Contemporary folk music has never really gone away. It’s been happening in living rooms, coffeehouses, college campuses and concerts since the late 1940s, released by small record labels and sometimes very large ones (and sometimes none at all). Every once in a while, it breaks into the mainstream, as it did most recently with the success of Mumford & Sons and the The Civil Wars, both of whom have enjoyed worldwide exposure and record sales and taken home numerous awards including a Grammy for Best Folk Album (for the Wars’ Barton Hollow album).
In 1958, it would have been difficult to win a Grammy for Best Folk Album (or best folk anything) because there was no folk music category in the awards program. It was the phenomenal popularity of San Francisco’s Kingston Trio, whose 1958 single, “Tom Dooley,” sold 3 million copies for Capitol Records, that is credited with rocketing folk music into the commercial mainstream, causing other record companies’ execs to sit up, take notice and start signing a lot of folk music groups.
Art Podell was a Greenwich Village folk singer in 1958. In the rush to capitalize on the folk boom, Columbia Records signed Podell and partner Paul Potash and, as the duo “Art & Paul,” they released two albums in 1960 and ’61, which are sought-after today by folk music aficionados.
The boom continued booming and Art & Paul headed west, where the action was. Though the duo did not survive in Los Angeles, Podell joined what was to become one of the biggest folk music troupes of the era.
The New Christy Minstrels was a ready-made group of 10 singers and players who performed pepped-up renditions of traditional folk numbers in their matching suits (most conspicuously for 26 consecutive Thursday nights on the 1962-63 season of “The Andy Williams Show”). Their 1962 debut album remained in the Billboard charts for two years and earned the group a Grammy for Best Performance by a Chorus. The folk life was good.
Though the Minstrels are known for their ever-shifting roster of members (which included, at one time or another, Barry “Eve of Destruction” McGuire, Kenny Rogers, Kim Carnes, and the aforementioned Paul Potash), Podell remained steady with the group from the beginning through to the peak and down the other side, when the times, they a-changed and the boom stopped booming.
The shift in folk music, toward protest and social conscience, had something to do with the decline of “pop folk” groups like the Minstrels, as did “Sergeant Pepper’s boys,” as Podell acknowledges in the song “Toni’s Poem (Laurel Canyon).” He exited the group in the mid-sixties.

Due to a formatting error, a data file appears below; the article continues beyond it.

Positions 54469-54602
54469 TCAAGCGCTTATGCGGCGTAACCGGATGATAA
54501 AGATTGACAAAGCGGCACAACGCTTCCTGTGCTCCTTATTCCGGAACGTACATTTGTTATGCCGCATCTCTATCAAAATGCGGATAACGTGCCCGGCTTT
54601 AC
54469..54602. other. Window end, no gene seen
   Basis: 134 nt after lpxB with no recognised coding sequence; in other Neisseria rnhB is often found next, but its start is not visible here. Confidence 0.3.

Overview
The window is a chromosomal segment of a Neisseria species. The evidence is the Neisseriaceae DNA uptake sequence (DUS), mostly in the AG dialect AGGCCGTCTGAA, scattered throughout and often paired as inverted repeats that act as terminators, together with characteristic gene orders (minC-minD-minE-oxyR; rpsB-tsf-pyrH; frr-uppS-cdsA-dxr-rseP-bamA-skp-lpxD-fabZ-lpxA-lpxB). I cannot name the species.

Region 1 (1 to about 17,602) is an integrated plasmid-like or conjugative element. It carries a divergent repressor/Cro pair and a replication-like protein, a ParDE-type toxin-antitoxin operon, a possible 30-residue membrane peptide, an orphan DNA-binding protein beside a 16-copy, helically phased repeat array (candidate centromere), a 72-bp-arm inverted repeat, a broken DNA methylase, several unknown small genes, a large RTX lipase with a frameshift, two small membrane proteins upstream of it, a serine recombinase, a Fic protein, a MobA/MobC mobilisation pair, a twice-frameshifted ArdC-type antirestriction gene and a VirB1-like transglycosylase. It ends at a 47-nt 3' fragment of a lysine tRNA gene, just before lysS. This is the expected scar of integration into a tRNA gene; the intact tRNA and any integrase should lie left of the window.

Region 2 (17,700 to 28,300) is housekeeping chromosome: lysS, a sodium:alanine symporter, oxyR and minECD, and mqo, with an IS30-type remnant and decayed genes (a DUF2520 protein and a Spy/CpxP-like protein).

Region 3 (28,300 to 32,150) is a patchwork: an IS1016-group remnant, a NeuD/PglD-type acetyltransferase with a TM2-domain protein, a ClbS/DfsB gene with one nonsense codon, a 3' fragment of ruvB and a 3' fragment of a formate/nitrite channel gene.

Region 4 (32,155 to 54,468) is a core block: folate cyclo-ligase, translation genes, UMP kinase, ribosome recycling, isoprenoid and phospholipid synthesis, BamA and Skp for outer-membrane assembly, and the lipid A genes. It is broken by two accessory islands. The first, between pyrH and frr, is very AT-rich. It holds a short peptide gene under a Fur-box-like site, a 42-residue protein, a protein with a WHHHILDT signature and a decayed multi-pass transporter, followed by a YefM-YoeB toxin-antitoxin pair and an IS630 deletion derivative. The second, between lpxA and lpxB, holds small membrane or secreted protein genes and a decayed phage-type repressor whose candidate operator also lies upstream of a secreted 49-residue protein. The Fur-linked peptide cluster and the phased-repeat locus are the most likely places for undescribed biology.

Podell may not have been very active in music in the intervening years, but From the Village to the Canyon is proof that there is no such thing as a former gypsy; Podell’s gypsy heart beats strongly throughout these songs; he enchants with his whispery rasp and references to “Ms. Simone,” Carole King and “a murder.”
The “village” is represented by the uptempo folk and country of “Song for Dink,” “We Sang Our Songs in California” and “She Came Back,” while much of the balance has the singer-songwriter feel often associated with “the canyon.” (That’s Laurel Canyon, a neighborhood in the Hollywood Hills in Los Angeles which was home to many singer-songwriters, rock musicians, etc. in the 1960s and ’70s.)
Podell’s musical palate covers a good range, from the gentle picking and solo vocal of “But Then You Smile” to the banjo and foot stomp of “Dink” to the darkness and mystery of “Time and the River” and “Golden Apples” (the latter of which, with its cello and piquant dissonance, sounds like it could have been on side one of Love’s Forever Changes, sans that album’s psychedelic eeriness).
From the Village to the Canyon is a love letter to the people and places (and a dog) of Podell’s life, both musical and otherwise, written in the intimate language that exists between people who have a shared history, but it is also the yellow-lit windows of a home with an open door, welcoming you, wayfaring stranger, out of the cold, in to the gathering, and reminding you of what’s important.